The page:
Hope Star from Hope, Arkansas on January 1, 1942 · Page 3
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Hope Star from Hope, Arkansas · Page 3

Hope, Arkansas
Issue Date:
Thursday, January 1, 1942
Page 3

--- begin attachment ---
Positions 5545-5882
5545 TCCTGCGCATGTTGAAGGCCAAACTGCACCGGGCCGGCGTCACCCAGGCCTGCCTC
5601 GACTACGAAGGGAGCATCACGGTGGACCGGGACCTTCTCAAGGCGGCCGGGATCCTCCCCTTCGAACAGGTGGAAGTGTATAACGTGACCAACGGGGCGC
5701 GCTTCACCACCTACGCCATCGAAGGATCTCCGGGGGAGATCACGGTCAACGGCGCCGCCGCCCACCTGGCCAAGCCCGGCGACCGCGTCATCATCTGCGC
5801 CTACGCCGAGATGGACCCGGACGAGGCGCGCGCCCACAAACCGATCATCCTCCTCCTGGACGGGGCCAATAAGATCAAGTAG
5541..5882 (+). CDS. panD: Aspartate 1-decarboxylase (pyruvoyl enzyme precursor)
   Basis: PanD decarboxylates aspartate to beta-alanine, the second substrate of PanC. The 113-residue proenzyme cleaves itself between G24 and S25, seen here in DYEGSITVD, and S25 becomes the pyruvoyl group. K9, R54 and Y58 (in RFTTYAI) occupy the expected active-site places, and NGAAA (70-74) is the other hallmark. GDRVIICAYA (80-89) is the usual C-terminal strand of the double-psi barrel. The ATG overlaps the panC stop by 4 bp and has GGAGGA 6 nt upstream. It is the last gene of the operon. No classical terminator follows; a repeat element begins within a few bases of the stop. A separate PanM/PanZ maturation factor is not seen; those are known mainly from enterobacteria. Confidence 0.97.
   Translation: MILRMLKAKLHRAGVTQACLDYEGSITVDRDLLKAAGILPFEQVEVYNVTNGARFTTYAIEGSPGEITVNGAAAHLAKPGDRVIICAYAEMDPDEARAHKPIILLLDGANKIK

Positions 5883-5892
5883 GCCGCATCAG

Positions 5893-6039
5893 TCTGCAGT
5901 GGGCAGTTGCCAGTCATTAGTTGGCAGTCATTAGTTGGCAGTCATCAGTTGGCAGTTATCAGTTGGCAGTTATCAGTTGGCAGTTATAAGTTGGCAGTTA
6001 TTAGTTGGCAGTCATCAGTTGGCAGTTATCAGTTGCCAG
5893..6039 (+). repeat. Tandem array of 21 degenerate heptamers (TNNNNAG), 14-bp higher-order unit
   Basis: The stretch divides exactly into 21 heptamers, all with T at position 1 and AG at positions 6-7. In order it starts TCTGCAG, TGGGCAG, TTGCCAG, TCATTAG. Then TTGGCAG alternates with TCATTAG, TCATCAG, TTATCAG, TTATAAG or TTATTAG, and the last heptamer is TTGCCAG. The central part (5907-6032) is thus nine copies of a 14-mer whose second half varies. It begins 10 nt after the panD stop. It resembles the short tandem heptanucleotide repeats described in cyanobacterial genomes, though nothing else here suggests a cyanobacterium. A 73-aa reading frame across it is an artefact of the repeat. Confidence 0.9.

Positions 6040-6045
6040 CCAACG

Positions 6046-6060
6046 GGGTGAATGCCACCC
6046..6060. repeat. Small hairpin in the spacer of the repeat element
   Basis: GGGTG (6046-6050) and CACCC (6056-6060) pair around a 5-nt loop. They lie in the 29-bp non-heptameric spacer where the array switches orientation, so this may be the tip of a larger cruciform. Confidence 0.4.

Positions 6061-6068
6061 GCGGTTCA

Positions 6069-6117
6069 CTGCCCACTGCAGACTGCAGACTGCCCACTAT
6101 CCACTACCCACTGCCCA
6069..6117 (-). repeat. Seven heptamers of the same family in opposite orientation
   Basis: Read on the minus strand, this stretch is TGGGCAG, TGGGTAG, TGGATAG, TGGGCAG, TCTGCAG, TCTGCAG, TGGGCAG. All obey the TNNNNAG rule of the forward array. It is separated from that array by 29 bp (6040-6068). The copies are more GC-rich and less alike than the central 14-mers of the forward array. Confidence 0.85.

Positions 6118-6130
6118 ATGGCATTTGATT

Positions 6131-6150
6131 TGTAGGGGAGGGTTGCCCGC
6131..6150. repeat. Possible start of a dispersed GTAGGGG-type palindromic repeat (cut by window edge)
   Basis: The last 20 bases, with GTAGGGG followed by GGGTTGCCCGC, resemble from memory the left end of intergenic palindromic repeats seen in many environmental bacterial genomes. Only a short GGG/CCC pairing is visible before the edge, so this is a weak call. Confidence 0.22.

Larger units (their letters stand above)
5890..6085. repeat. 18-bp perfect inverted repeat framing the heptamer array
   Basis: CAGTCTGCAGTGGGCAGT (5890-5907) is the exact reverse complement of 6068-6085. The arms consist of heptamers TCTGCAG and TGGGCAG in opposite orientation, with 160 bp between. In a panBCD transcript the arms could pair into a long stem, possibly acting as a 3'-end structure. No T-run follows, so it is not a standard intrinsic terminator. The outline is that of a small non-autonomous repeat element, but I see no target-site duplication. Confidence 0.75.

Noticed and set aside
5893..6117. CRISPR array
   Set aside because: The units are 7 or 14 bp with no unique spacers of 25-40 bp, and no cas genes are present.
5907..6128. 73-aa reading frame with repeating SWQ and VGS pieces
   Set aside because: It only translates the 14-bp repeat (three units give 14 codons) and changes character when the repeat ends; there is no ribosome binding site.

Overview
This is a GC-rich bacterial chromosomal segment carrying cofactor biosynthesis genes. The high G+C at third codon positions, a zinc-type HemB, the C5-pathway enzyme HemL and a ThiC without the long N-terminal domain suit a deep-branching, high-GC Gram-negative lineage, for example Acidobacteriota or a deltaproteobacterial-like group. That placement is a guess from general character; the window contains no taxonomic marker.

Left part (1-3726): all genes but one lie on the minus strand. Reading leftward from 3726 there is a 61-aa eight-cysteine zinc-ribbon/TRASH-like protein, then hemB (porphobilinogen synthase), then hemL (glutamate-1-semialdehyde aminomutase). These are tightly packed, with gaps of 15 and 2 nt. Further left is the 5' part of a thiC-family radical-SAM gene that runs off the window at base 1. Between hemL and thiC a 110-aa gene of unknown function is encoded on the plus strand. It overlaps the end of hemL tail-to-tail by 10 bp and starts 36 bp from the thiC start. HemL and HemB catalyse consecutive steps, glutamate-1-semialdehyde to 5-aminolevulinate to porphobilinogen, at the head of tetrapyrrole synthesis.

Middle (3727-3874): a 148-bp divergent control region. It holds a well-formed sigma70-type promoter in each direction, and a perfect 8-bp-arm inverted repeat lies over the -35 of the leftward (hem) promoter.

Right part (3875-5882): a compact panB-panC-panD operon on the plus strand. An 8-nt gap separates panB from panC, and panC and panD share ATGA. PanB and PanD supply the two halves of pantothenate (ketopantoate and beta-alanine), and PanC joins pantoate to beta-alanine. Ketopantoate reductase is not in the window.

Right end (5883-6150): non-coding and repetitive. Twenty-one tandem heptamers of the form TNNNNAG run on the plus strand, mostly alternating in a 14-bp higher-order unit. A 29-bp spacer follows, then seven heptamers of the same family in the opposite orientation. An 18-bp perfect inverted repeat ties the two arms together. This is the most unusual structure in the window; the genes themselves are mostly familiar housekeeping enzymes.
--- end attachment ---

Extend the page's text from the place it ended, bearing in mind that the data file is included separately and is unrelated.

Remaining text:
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HOPE STAR, HOPE, ARKANSAS irm Bureau :ksFood sfense Plan droup Pledges More Abundant Crops for America in 1942 RGCK— Confidence in the j Bty and willingness of farmers to | abundantly of food crops dur- Ihe war emergency has been ex- by President Roosevelt in a pter to the American Farm Bureau ation. B. E. Shirt, president of i Firm Bureau in Arkansas, has an- ied. letter, addressed to Edward A. president of the national fed- atmn, in part, reads: " . . . The |tire nation is mobilizing to produce materials necessary for the de- of democracy. As a part of : production effort, food is just as ^ as munitions. I It is heartening, therefore, to know j at American farmers have produced are producing abundantly. Farm; set a record i« -941. They are pre- to produce even more abun- tttly to meet the greater needs of j Not only must they provide food -the United States; they must pro- ; food for England and other na- resisting aggression, and re- of food for the future. After r is defeated — as he mus and be defeated—the United States, be in a position to use food as j instrument to help assure a just j ice and a lasting peace. ! "I am confident that the farmers of country will produce this food. n equally confident that the na- L will see to it that agriculture re- aves a fair return for its effort and the protection necessary to pre; a repetition of the collapse that owed the last World war.- One for my confidence is the ex• if independent farm organiza- like your own that will con- pbute powerful support to the wel- of agriculture and to the total j fense effort. Very sincerely yours, i D. Roosevelt." j response to this message, Mr. , ort said, the following reply was i atehed to the President: "The i .women, and yyouth of America's i herewith assure you of their i , response to your call to arms. "We here and now pledge to you fullest measure of our support. ! dedicate ourselves and that which : possess to the righteous cause of a Ated people. We, as one, with God's will march with you against the aon. foe. The American Farm, j au Federation, Edward A. O'Neal, ent." • formal resolution, the Farm Bu- au at its recent national meeting in o, adopted the following policy: ITe-have pledged everything we pos- to aid the national all-out drive st the forces of evil. We deeply pceciate the fact that President veii recognized, in his message tour convention, the vital importance 'agriculture in meeting this chal- to our national security. We pceciate also the ahsurance the it has given us that agricul- wiH be recognized and will be t fair treatment and the protection ry to prevent a repetition of ;• collapse that followed he first war. ce the importance of agricul- ; has been, adequately recognized, since we have pledged our all the success of the national we urge the federation to vise rightful influence to see that the. ultimate peace is finally en, agriculture be represented pond the peace table in proportion |its contribution in winnng the war, n proportion to its vast interest la, fair and permanent peace." Rescue After Nazi Attack Somewhere at sea a German bomber came upon a British rescue ship jammed with injured survivors of sunken merchantmen. The bomber set the ship afire, machine-gunned the injured trying to escape in lifeboats Some see below, were saved by a British warship that also blasted the Nazi sky vulture. One group of survivors take to a raft as their lifeboat goes under aftc^ being riddled by the strafing German plane. Harrison in Hollywood 8y PAUl. HARRISON, NEA Servico Correspondent They Get the Gals for Army Morale HOLLYWOOD — The movie colony (5 has been doing pretty handsomely \ ... , , . . , , by the' pleasant practice of enter- thy Lumour was asked '* she d mind taining g rcups of sel . vice mon in j. vate homes, and Melvyn Douglas is ! trociuced to going forward a few cars to be in- couch full of soldiers. one of the busier hosts. Other day he telephoned the committee that arranges such things offering to feed and fete 50 of the boys. Said to send r em around about •i p. m., and he'd see that they got back by midnight. Also, promised the actor confidently, he'd provide dates for everyone. He was thanked and assigned 50 marines. Maybe you know how Hollywood gals are about appointments, or if you don,'t you're lucky. Anyway there was a hitch somewhere in the cutie recruiting arrangements, and only 35 showed up. Douglas didn't wait long for stragglers. He picked a couple of the handsomest marines, led them a block or so over to busy Beverly boulevard, took up a post on the curb and began thumbing. There was no indiscriminate signaling, of course. Only pretty girls in cars. A few prospects got fay, but most of them recognized the star (whose last job was kissing Greta GarboJ and wheeled up to the curb with shrieking brakes. After that, it was easy. Within half an hour, 15 eminently satisfactory young things had been detoured to the home of Douglas and Helen Gahagan and were busy on the telephone, breaking dates with fiances and regular boy friends. She said of course she'd do it, and that she hoped the boys wouldn't mind because she didn't happen to be traveling in a sarong. The renvu-k seemed only to confuse the young officer who escorted her. After yelling for attention he announced her as ''Dorothy Lamarr" and then, thinking to correct himself, as "Hedy Lamarr." Miss Lamour wasn't flustered. "Just call me Butch," she told the lads. And they did. Militia outfit called the California State Guard has been recruiting here about, but it got little support from the film colony until Col. Lewis Stone began organizing the 1st Evacuation Regiment. This will be a transport outfit, motorized with station wagons, and charged with the job of removing people from zones of bombing or disaster. Almost every star in town seems to own a station wagon, and future evacuees can figure on being rescued in style, with a Cooper or a Gable at the wheel, j and air-conditioning and a cocktail j bar to help turn the retreat into a i memorable excursion. Blocks Boners A few weeks ago I had an account of how technical advisers of hitsoriacl pictures nearly go goofy trying to keep wrist watches out of scenes. Last of men go aboard rescuing British warshio. On a San Diego bound train, Doro- I All such anachronisms are a pro-1 trass Is Greener Hit Cattle Are Leaner PJEHRE, S. D. —(.-P)— Tell a ranch\ fronr the short grass country his are the greenest in many and things certainly do look this fall. You gee a sour smile. grass produces soft fat that soff on the trip to market. Dakota stockmen much prefer brown buffalo grass that cures in. the summer, but liberal fall have turned ranches green six months early. ,_,,,pbuilding costs In Sweden are i I per cent above the pre-war level, I ~i Department of Commerce reports. I lORfANA AMENT BOYETT Teacher of Music-Voice, Piano. Art-Drawing, Painting. Studio 608 South Ua'ur Street Phone 318 W PUS. CHAS. A. & ETTA E. CHAMPLiN Osteopaihic Physicians HOPE, AHKANSAS i South Elm St Telephone 459 ALLIED BATTERIES 4« low As J3.19 Ex. (Batteries Recharged 50c) Tire & Supply Co. Associate Store Bob Elmore, Owner — Hope Hi you* SIek WATCH recovery guaranteed, service very reasonable. PERKISOM'S EWELRf STORE 218 South Waiuu*t i * i ROADS TO SINGAPORE Kuola U 9M TVPAHANG"; "ii^sf J\*.M,*$QK£JJ?& \ /^l v^l?* JAPANESE THRUSTS BRITISH DEFENSE LINE - ~ Borders of Malay States $ j.&t- \ iFORE JttUO *S«HIPft*fioV.(Outdi/ " \F Postoff ice to Colled Taxes Will Handle 55 Use Tax on Autos, Motor Boats By JACK STINNETT WASHINGTON — For the first time in the history of our government, the Post Office Department is going to become a tax collection agency unless— The tax is to be collected is tile .>.1 use tax on the nation's 32.OUO.OliU motor vehicles and on motor boats. The "unless'' must go into the statement because there is a possibility that the tax will be repealed before it becomes operative February 1. No item in the tax bill has cuus- ed tile Treasury Department muru grief than this comparatively minor one, designed to raise onlv ijl60,(JUU,- OUO. Treasury officials burned midnight oil for weeks trying to figure out a method of collecting it and prtjvsnt- iny the use-tax dodgers from escaping the penalties of the low. After almost every possible method had been explored, th« dupartment selected what was considered the least objectionable—making every post office window a collection aijuncy. Th-: Fust Office estimates that it wil! cost them $1,50U.UUU in increased personnel. And this has been allowed in the new supplemental appropriations bill. It's about one-third the total amount th eTreasury asked lor overall collection costs on this pestiferous item. The c'jJluction .-rielhoij. as riu\v worlc- as care :i man us SJowly edging toward Si/ig;ipore down the cuaats of the narrow Malay peninsula, Japanese troops have driven British back to a new defense line some 50 miles below the Thailand border. Map shows Jap thrusts and the jungle-mountain country where British have tiwown up their deceases. bit-in liven for Cecil Di: Miiie. Years a^o. filming "Cleopatra,' 1 he discovered chat somebody from the prop ck'partiTiunt had installed a French telephone in Ck-o':; boudoir. In "Thu Crusudes," a woman earned a large knitting bag into a scene. In "Northwest Mounted Police." one of tin; Indian.-; \v.us found to have a hula dancer umuuud un an arm. Other i.!ijy. while ballroom .-tquencf in Wind.' 1 Di; Milk- ultcix'd u low -ti'.d jt«p|j(.>d the fiJjri. In the biick- ijryund, but pJaui enough if y<;u iiijp- pL j n*;d to OL' looking th f ji. w.'jy. wj.^ an extra player wearing dark ylass- ei and carrying a copy of a modern picture magazine. ed out, is to sell stickers at post office windows. Motorists and motor boat owners will be expected to go to the post office, plank down their So and pick up their stickers. At the same time, they will be given a card to fill out and return to tile internal revenue collector. These cards will be checked against a master list of car owners obtained from state hgihway departments. In time, of course, the non-payers will show up as unchecked whereupon the Treasury will launch its follow up collection system. This won't differ much from that used by any high-pressure mail collection agency. Although no threats will be used .of course, I wouldn't be surprised if it weren't pointed out to the persistent dodgers that refusal to pay the tax could get a man in the hoosegow for a short while as well as put him out of pocket in fines a good deal more than $5. Where mail collection fails to work, the collector's staff will have to stop hounding the income tax evaders and turn policemen to get in this chicken feed. It's pretty certain that the proportion of dodgers will run fairly high. The owners of S50 jaloppies are not going to be happy about paying 10 per cent of the cost of their car, in addition to license fees, merely for the joy of using it. Repeal of the use tax has been talked unofficially for a long time but it got its first mention on the floor of the Senate the other day when Senator Walter F. George, chairman of tile finance committee, was asking for tho S1,.;()U,OUU for the Post. Office Department. Senator Carl Hayden, of Arizona, asked Senator George: "Has consideration been given by the finance committee to the repeal of the use tax on automobiles? ' "Nut yet.'' said Senator George, "but in January we shail have an opportunity t ocunsider the whole tax program again. 1 ' "Then there will be an opportunity to consider the repeal of the tax prior to the time the tax goes into effect'. 1 " asked Senator Hayden. Senator George said there would be .jj;d there will, but it will take fast '.vork. The pro-rated payments, $2. (18 for tne five months to July L, start . on tho first of February and the re' peal will have to emne weeks in ad- I vance if the Treasury is to avoid printing and circulating all the para| i.'hernalia of collection. AAA Handbook Readyfor Distribution Book Contains Provisions for 1942 Conservation Program Distribution o£ the 1942 Triple-A state handbiok will be made to farmers of Hempstead county in a short time, according to H. Earl Kink, chairman of the county Triple-A committee. The handbook, which contains provisions of the 1942 Conservation program, was designed as a guide to Arkansas farmers in cooperating with the program. Sufficient copies of the state handbook have been received by the county Triple-A office to supply one copy to every farmer in the county. Farmers who wish to get their copy before general distribution is made may call at the county office for it. Conservation payments for various commodities based on allotments and normal yields are as follows: Cotton, 1.25 cents a pound; wheat, 10.5 cents a bushel: peanuts. 7.25 cents per 100 pounds; Irish potatoes. 2 cents a bushel: rice, 1.35 cents a bushel; and Hurley tobacco. .7 cents a pound. Acreage allotments have been made on all of the crops for which payments will be made. Marketing quotas will be in effect for cotton, wheat, peanuts and tobacco. The following message was issued by the state Agricultural Conservation Committee to farmers of the state along with the handbooks: "With unsettled conditions throughout the world, it is now more important than ever that American farmers make the fullest use possible of a strong farm program. The opportunity is offered to us and every other farmer in the county by tlie 1942 AAA farm program. ''The major objectives of our program for 1942 continue to be: 1. To help us get a fair share of the national income. 2. To protect consumers by providing abundant supplies of agricultural products at prices that are fair both to them an dto us. 3. To rebuild and maintain the productivity of our soil, thus making it possible for us to produce an abupndant supply of farm products throughout the future. 4. to improve living conditions of farm people by increasing food and feed production for home use. "For 1942 the objectives of the program are extended to include production of sufficient food for the countries which are resisting aggressor nations as well as for our own people. In order to do ths we have been asked by the Secretary of Agriculture to increase production of pork, poultry, dairy products, certain fruits and vegetables, peanuts and soybeans for oil, as well as other food or feed crops that we need on our farms. It is your duty to study the program carefully and make the best use of the opportunities it offers. We are sure that all of these urgent needs can be met through the proper use of the program and in doing so you will conserve your soil and make needed improvements on your farm." Members of the state committee are: R. C. Branch, Mississippi county, chairman; C. C. Willey, Jefferson county; C. C. ox, Arkansas county; Jim Keith, olumbia county; Kit Phillips, Benton counyt; Aubrey D. Gates, assistant director of Extension and J. B. Daniels, administrative officer in charge, AAA. No Pelt Payoff When They Can Yelp GREEN RIVER, Wyo. -(#)— When Owen Burgess reported at County Clerk Helen Hamrn's office to collect a bounty on four coyotes, Clerk Hamm inquired if the animals had been pelted. Burgess casually replied that the animals still were wearing their pelts and invited the county clerk to inspect them. She found them in Burgess' car, still very much alive. Then Burgess explained he had roped the coyotes after running them down with a horse. Burgess didn't collect the bounty until after his captives had been executed. Students Train to Win Fight Generation Must Hold Tomorrow's Peace By JOHN W. STUDEBAKER U. S. Commissioner of Education Written for NKA Servcic WASHINGTON — Education, like every other department of American life, has a clear goal set by the President: "We are going to vin the war and we are going to win the peace that follows." To win the war education is going to do these things: Expand vocational training for tho men and women needed for war industries. Especially must the training of women workers be greatly increased. Expand professional and technical training for war jobs. Colleges, which have already given intensive courses in engineering, physics, chemistry, and management, will broaden training to include other professions arid must be helped to provide instruction for increased enrollments in these and related fields. In colleges and universities especially, plans to win tho peace must bo made. This means gathering facts and making preparations for knitting together the torn fabric of world sou- j iety, a task requiring wisdom, un- j derstanding, a»:d long-range plan- j ning. Upon education also falls the duty of helping our citizens, young and old, to understand the great issues which face them now. The war will be won in the Pacific and in Europe, but the peace must be won at the crossroads. Through the nation-wide School and College Civilian Morale Service, citizens will be brought together in study and discusion groups in their respective neighborhoods to attack our pressing policy problems in the democratic way. Elementary and secondary schools Thursday, January !, t94l will increase their emphasis on health and the building of strong bodies. The school lunch program will be extended to insure better nutrition and to teach better nutrition habits. Curriculum^ will be reorganized to give more attention to the interdependence of all peoples. High schools will change their courses to prepare boys and girls for the immediate war responsibilities. High schools will also mobilize youth for Voluntary service. Teachers also in all schools wil give some of their time to vountary service. Ki)luation Will Expand School officials will take steps to protect teachers arid children during periods of emergency. They will make a special study of this problem. School will instruct citizens in the various voluntary war task assigned them. Plans for the education of adults who cannot meet fourth-grade minimum intelligence requirements for military service will be greatly extended. Education must and will turn its whole vast energies to national services to win the war and the peace. Celtuce, an Oriental lettuce, is now being grown in this country. I Send My Clothes to Hall Bros. And once you send your clothes to HALL BROS, to be cleaned and pressed you'll never want to switch to any other cleaner. Hall Bros, work is satisfactory in every detail, and it's these little things that makes the difference. • Send us Your Clothes Today! Phone 385 "A trial' will prove it" HALL BROS. Cleaners and Hatters Bulgarian Oldsters Bulgaria claims more centarians , than any other country. There are 158 Bulgarians—85 men and 73 wo- j men—who claim to be more than 100 j years old each. FARM FOR SALE 190 Acre Black Land Farm. 135 acres in cultivation. 3 miles northeast of Fulton on gravel road. 3 Houses and 3 deep wells. Good barn. Located on mail and school bus route. See C. W. WILSON Columbus, Arkansas Paid With The Ojmous Madonnas of Rjphuel, | Six-at l'.:Ai:in painter, are priceless. j today, but ho once jjainlud a picture' ! an the lid of a barrel in payment for a meal. DRESS SALE! ABOUT 75 DRESSES TO CLOSE OUT These ore all new Fall and Winter dresses. Grouped in the following three price ranges. Values to $12.95 • On Sale FRIDAY and SATURDAY Sizes 12 to 42 • On Sale FRIDAY and SATURDAY CHOICE OF MILLINERY $I.OO Charles A. Haynes Co. ON MAIN